While supporting Fortune’s rehab services for men and women emerging from incarceration, you get to not only party with the evening’s honored man of the night -documentary filmmaker Eugene Jareckei (Why We Fight, The House I Live In) – but also sip fruity cocktails to the tunes of DJ Alexander Dexter-Jones alongside expected attendees like socialite/model/editor Amanda Hearst, fashion designer Charlotte Ronson, and Sports Illustrated model Julie Henderson.

And if that’s not enough, you can get VIP tables stocked with cocktail waitresses, champagne, and bottles of vodka – as well as entrance to the exclusive after-party – if you donate enough money for a Friend, Patron, or Benefactor Table. ‘Tis something to consider.

But for the folks who just want to support awareness about the country’s criminal justice system (and gawk at Julie Henderson’s perfect… skin), the price of admission is simply $175. And there are only two days left to get tickets so… come and get ’em.

Follow Bonnie on Twitter here

This Week’s NY Happenings: LUCKYRICE, Taste Of The Nation, Manon

NOW: The Mother Of All Rice Fests Returns
LUCKYRICE is back in New York and ready to celebrate all things Asian with a superstar lineup. Tonight is the kickoff, with Danny Bowien of Mission Chinese, and it’s already sold out. Fortunately other tickets remain, as the festival tours through ramen with Chuko, Filipino food with Umi Nom, and a cabana night market at The Maritime Hotel. On Thursday night the focus shifts to “chef cocktails.” Iron Chef Masaharu Morimoto hosts while luminaries from Experimental Cocktail Club, Macao Trading Co., and his own Tribeca Canvas put Asian accents on some very fine sips.

LUCKYRICE kicks off tonight, April 29th. Cocktail Feast: A Journey East starts at 8pm on Thursday, May 2nd, at The Bowery Hotel (335 Bowery, East Village). Tickets for the cocktails are $40. To learn more aboutt he hotel, check out the listing at BlackBook Guides. Photo by Parliament of Owls.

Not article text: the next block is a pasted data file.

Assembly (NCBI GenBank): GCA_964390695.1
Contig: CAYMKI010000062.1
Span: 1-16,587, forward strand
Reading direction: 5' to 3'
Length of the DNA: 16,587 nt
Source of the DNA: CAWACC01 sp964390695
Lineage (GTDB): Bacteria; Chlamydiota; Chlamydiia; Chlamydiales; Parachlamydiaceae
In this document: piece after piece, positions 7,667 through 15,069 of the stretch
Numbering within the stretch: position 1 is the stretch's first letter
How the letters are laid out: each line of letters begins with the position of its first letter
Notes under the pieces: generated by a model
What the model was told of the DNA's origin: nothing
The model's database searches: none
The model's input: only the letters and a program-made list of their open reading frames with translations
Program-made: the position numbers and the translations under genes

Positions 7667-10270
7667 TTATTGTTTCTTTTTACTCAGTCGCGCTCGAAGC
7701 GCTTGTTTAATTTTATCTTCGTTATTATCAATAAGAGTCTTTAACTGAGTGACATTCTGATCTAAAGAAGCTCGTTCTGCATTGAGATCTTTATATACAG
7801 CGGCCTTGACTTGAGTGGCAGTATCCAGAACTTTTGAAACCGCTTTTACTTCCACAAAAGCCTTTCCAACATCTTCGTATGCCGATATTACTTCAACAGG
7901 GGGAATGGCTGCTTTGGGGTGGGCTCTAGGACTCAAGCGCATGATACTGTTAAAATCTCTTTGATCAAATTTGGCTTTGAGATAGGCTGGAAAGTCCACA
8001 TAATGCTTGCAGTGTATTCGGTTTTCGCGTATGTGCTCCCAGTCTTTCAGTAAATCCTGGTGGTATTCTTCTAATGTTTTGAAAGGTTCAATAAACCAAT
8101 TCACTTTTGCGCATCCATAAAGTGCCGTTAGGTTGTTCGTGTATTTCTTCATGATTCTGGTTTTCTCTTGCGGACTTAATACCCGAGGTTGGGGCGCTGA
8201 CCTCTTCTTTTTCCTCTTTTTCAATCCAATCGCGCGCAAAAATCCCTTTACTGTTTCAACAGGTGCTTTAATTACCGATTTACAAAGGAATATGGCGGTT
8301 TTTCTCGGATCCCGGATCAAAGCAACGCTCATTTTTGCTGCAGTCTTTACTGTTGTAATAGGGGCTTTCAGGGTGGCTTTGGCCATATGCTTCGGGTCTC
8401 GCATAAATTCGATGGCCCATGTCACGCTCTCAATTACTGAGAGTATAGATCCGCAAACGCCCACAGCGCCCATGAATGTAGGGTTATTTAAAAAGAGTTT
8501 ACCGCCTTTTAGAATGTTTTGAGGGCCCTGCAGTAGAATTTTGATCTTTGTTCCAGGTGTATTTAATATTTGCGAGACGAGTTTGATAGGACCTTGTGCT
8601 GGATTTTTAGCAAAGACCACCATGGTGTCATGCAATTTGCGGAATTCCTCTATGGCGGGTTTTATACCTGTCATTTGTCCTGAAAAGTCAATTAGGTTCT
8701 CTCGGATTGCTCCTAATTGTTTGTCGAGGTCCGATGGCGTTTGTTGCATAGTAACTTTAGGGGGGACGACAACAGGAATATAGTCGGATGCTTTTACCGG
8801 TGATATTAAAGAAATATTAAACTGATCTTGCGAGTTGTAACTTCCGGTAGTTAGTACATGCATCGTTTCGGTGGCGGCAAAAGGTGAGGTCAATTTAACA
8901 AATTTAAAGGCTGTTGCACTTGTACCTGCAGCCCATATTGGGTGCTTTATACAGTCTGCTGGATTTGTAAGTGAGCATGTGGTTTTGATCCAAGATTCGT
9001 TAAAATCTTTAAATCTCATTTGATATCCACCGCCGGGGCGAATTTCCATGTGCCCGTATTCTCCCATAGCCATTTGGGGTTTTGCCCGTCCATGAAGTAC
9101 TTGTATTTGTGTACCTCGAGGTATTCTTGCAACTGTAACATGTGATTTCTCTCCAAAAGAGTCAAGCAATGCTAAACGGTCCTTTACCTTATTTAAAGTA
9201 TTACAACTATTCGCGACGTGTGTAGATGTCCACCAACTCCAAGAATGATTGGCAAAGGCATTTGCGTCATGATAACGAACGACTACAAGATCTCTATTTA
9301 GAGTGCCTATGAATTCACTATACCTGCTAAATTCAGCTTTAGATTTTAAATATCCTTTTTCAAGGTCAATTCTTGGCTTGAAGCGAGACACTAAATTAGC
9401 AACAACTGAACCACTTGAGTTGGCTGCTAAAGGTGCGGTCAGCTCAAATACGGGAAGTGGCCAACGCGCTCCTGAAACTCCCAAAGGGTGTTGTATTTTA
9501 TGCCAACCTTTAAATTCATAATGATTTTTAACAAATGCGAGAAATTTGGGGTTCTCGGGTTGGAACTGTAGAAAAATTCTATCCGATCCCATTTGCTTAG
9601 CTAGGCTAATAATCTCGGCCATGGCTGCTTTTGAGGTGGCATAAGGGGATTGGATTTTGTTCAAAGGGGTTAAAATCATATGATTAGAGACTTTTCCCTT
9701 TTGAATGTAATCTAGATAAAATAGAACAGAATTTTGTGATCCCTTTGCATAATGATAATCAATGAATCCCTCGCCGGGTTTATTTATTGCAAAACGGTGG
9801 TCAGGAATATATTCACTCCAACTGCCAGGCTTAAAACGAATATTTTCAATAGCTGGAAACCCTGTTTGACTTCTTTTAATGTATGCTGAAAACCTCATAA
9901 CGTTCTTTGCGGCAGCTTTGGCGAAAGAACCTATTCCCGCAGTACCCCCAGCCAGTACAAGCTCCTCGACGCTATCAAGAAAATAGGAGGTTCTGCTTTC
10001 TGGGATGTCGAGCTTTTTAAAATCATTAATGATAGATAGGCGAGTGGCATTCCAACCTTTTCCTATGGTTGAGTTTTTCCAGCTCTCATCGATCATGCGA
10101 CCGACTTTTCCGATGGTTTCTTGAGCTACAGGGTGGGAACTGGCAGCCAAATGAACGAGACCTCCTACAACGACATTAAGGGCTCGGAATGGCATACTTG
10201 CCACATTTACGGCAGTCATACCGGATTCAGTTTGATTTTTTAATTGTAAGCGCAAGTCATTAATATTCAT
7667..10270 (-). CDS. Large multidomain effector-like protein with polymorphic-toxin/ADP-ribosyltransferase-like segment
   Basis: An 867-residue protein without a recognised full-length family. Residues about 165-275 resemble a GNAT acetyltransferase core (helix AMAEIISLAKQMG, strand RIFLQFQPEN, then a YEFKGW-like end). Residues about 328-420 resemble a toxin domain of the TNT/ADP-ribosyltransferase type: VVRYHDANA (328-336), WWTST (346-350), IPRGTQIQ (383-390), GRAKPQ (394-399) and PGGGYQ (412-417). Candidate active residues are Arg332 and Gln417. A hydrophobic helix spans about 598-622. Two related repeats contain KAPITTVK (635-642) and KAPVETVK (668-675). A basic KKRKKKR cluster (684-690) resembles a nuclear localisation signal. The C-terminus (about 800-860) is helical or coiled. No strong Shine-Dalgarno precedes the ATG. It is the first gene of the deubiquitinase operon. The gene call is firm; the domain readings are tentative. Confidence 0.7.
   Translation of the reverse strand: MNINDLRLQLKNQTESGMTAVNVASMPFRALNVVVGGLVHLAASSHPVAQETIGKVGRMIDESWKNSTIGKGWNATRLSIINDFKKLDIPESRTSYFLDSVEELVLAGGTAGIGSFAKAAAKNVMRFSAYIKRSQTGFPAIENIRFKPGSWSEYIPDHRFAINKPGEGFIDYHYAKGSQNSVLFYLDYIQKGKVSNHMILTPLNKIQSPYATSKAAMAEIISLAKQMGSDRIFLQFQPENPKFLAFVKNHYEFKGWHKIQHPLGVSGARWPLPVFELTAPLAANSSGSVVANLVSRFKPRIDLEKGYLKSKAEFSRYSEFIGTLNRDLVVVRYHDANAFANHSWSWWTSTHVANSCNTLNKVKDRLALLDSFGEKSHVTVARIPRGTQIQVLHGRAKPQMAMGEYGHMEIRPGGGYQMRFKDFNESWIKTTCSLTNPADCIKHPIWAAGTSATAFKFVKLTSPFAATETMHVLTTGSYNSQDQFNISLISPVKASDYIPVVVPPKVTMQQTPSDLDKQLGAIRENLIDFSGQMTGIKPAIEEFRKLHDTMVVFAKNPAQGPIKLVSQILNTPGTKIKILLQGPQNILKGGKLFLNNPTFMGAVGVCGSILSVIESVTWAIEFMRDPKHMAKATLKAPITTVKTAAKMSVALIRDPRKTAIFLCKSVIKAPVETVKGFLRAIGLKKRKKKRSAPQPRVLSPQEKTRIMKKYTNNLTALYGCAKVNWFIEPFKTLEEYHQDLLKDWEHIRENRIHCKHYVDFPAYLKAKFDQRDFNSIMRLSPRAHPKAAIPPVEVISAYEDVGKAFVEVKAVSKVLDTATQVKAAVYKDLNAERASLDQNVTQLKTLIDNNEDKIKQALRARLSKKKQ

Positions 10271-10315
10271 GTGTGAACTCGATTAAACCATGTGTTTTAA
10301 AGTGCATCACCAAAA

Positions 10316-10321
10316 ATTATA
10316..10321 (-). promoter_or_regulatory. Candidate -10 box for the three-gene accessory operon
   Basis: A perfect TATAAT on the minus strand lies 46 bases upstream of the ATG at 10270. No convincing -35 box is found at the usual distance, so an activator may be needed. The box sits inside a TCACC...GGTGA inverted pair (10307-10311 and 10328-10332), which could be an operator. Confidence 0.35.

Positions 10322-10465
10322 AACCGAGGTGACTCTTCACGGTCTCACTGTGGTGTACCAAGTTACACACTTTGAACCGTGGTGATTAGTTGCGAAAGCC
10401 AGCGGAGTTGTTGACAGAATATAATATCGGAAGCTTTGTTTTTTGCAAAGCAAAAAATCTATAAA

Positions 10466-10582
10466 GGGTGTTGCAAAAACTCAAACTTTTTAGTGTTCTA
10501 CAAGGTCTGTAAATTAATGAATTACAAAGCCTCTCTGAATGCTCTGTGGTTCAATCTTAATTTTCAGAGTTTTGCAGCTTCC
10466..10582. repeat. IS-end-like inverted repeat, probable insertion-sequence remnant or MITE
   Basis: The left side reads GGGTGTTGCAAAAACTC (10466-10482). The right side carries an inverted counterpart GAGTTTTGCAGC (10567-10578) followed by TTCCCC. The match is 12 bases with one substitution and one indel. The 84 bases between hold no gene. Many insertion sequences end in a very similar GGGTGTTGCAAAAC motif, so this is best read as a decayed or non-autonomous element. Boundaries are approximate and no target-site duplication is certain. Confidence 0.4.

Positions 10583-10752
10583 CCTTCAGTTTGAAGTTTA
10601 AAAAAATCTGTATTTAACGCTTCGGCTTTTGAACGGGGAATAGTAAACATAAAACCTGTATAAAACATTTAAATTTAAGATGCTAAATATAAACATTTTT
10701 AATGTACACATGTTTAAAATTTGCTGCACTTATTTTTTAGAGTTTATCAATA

NOW: Taste Of The Nation
Seventy of the city’s best bars and restaurants will all be in one place tonight as the 26th annual Taste of the Nation goes off at 82MERCER. Players like ACME, Pouring Ribbons, and The Dead Rabbit are only the beginning, and all proceeds go to fighting childhood hunger.

Taste of the Nation starts at 7:30pm on Thursday, April 25th, at 82MERCER (82 Mercer St., Soho). General admission tickets are $225 ($185 is tax-deductible). To learn more about the event space, check out the listing at BlackBook Guides.

WEDNESDAY: Manon Opens In Meatpacking
Moscow’s Cafe Pushkin peeps take another stab at NYC with glossy Meatpacking triplex Manon. The kitchen is run by a former Public hand, working up seasonal ingredients with international accents. Industrial ironwork meets chandeliers on the glossy interior. Opulence, it has it.

Manon (407 W. 14th St., Meatpacking District) opens Wednesday, May 1st. To learn more about the restaurant and lounge, check out the listing at BlackBook Guides.

Know every inch of this city by checking out BlackBook’s NY City Guides, & signing up for the weekly BlackBook Happenings email. 

Get Lucky In NYC Every Night Next Week

This is not false advertising. Starting Monday, April 29th, you can get lucky every night of the week, which is a basically impossible feat in NYC (unless you’re a 21-year-old, freckle-faced, college girl majoring in English, with too many evenings free and lots of insecurity issues). For seven days, you can drink unlimited Bombay Sapphire East Gin cocktails with lemongrass and St. Germain mixed by Iron Chef Morimoto, dance to house tunes spun by scruffy, downtown DJs, and gorge on pinched, pillowy, lamb-filled dumplings made by Mission Chinese Food chef Danny Bowien. And while you’re at it, get lucky with any one you meet. The cause: LUCKYRICE, the 4th annual festival honoring all things Asian (that you can chew and sip) all across NYC.